I mentioned my car briefly in yesterday’s post. My previous car — the one that John mangled early in its life — was Frankensteined back together and wound up lasting me to 251,000 miles. Even then, it did not die. I traded it for my current car: a 1999 Nissan Altima, which has already broken the old record and will pass the 256,000 mile mark this week. My mother says that the unusual durability of my cars is due to the fact that I have been assigned “really good car angels.” I am not inclined to start arguing with her about this.
A few days ago, I called one of the kids I mentor, to see if he wanted to join me for a late ice cream. Ever the adventurous one, he was up for it. When I arrived to pick him up, I chatted quickly with his dad at the door.
“What’s that sound,” he asked with furrowed brow.
“What sound?” I replied. I didn’t hear anything. He stepped around me out the door, to where my car was idling.
“That sound,” he said, matter-of-factly. “That’s not good. You need to get that looked at. Sounds like a [insert gobbledygook of automotive terms]. I’d hate to see you get stranded somewhere if that lets go.”
Now that he’d pointed it out, I suppose my car was making a sort of rattling/clicking noise. I honestly don’t hear it anymore. And, like I said in the last post, it goes right away when I crank up the stereo.
Of course, whatever that noise might be, it is certainly not lonely in my car.
When I turn right (or is it left?), the CV joint on the front right wheel clicks and grinds. And any time I go above 40, there’s a sort of fwip-fwip-fwip-fwip noise caused by bearings out on the left. Any slight bump or irregularity in the road results in a squeak and crunch, since the shocks (or is it struts?) in the back have been shot for some time.
Then there are the noiseless culprits.
My catalytic converter needs to be replaced before my September inspection. And the car hasn’t had working A/C in a few years. Or, rather, it has “sometimes A/C.” It works for five minutes. Or three. Or fifteen. And then it doesn’t. If I turn it off for ten minutes, it might come back. Or it might not. The might nots typically happen on the 90-degree days with matching humidity.
I don’t even notice new scratches, dings or dents. The body rot and paint fading kind of hide them. The rubber all around the windows looks like rats have been nibbling it. And the area around the gas tank lip, where the pump inserts, is rusting through. Last year, at inspection, I had a number of sensors replaced, along with needing to have metal sheets soldered in places where the flooring under the carpets had holes rotted in it.
For some time now, I’ve felt quite lucky at the end of each day that the old gal is still ticking. (Er … maybe I shouldn’t use another onomatopoeia, given all the other noises emitting from the poor thing.)
I apologize if all of this is sounding like the equivalent of folks getting to that age when conversation pretty much consists of enumerating one’s aches and pains in detail. So what’s my point?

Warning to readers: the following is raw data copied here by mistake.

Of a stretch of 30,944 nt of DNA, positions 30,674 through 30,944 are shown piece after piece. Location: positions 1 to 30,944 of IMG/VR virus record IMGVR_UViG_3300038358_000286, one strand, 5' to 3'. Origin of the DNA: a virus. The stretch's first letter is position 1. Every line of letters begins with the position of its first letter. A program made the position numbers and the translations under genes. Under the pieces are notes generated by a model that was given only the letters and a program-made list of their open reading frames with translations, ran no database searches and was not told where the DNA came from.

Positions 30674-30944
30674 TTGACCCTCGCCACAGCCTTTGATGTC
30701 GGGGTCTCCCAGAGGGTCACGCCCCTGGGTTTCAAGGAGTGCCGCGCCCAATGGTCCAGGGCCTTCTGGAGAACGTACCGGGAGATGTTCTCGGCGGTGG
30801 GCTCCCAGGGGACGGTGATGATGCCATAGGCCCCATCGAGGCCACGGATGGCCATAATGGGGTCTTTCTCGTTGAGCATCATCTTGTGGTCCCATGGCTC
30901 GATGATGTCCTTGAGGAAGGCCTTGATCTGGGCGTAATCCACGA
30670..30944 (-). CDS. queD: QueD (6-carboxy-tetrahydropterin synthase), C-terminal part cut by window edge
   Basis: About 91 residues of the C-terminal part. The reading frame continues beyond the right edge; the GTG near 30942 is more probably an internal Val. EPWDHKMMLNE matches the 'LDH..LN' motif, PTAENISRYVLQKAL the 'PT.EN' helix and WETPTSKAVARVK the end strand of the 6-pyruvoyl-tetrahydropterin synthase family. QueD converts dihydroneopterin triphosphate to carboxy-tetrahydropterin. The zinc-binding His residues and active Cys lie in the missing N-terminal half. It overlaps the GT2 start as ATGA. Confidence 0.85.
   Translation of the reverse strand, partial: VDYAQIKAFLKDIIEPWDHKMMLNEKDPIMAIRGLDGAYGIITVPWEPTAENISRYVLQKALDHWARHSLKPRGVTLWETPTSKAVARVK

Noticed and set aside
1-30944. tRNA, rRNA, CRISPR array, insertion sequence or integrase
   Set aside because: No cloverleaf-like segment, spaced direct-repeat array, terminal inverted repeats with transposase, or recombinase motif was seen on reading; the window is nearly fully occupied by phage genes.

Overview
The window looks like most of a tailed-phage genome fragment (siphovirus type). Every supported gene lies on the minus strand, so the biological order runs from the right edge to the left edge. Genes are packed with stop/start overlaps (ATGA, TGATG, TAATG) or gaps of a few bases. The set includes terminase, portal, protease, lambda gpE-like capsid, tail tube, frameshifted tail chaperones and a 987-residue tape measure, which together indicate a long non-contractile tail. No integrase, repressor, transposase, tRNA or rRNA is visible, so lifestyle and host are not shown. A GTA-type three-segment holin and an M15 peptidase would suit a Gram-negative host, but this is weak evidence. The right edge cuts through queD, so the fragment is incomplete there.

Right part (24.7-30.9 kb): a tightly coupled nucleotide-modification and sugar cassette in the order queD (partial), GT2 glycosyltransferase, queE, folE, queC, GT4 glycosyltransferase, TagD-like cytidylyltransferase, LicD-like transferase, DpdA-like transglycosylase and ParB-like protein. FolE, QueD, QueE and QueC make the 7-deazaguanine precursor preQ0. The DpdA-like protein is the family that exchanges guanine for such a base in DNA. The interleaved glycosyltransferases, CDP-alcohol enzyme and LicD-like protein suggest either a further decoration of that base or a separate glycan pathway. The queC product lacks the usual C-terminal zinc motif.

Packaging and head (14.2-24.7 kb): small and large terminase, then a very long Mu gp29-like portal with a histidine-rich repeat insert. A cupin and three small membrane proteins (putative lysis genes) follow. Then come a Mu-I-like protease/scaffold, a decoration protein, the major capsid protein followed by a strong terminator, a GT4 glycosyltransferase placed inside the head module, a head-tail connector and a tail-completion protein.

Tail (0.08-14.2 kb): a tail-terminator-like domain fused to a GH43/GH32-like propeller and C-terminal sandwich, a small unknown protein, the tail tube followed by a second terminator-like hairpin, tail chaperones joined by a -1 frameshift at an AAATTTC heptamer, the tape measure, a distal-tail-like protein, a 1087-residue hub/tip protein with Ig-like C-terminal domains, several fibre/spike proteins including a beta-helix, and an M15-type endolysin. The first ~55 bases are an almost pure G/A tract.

Well, my point is that the car’s woes — aren’t. Aren’t woes, that is. Well, they are, I suppose. They exist. And I’m aware of them. I just don’t have the funds to put into anything but the most urgent of repairs. But when I think about my car, I don’t think about all of that. Honestly, I don’t.
I’ll tell you what I do think of.
I’ve had this car for nearly 10 years. During that time, I have had hundreds of friends and kids in and out of those now-dented and scratched doors.
Sodas have been spilled on those carpets by boisterous boys. And many a fry has been left under those seats — surprises I’ve found only much later.
We’ve laughed and blasted music and sang together at the top of our lungs in those seats.
The back seat and trunk have held more lost-and-found items of clothing than I can count, as well as board games, fishing nets, beach chairs and coolers.
The ashtray has held countless coins that have been scraped together (along with whatever we could find next to those fries under the seats) to buy ice cream cones.
The gas from many a gift card — generously given by friends who believe in what I do with that car — has been pumped into that rusted tank.
I’ve perfected my calm-and-steady voice while inwardly screaming in fear for my life, during road lessons for scores of new teen drivers.
We’ve driven to beaches and movies and pizza joints. We’ve made road trips to and from colleges and, sometimes, wherever the road took us for a while.
Many late-night conferences have been held in that car. Deep talks. Meaningful talks. Breakthrough talks. Sometimes inside. Sometimes leaning against the off-kilter hood under the stars.
And many tears have been soaked into the cracked leather of those front seats.
That is what I see when I look at my car with its 256,000 miles. Every mile holds a story.
And so, rather than champing at the bit to be rid of it, I’ll be a little sad to see it go. In the meantime, I’ll trace those scratches fondly with my fingertips and continue making one more memory — and one more — until it’s time to say goodbye.
As always, I’d love to hear your thoughts, stories or questions. I invite you to leave your comments below.
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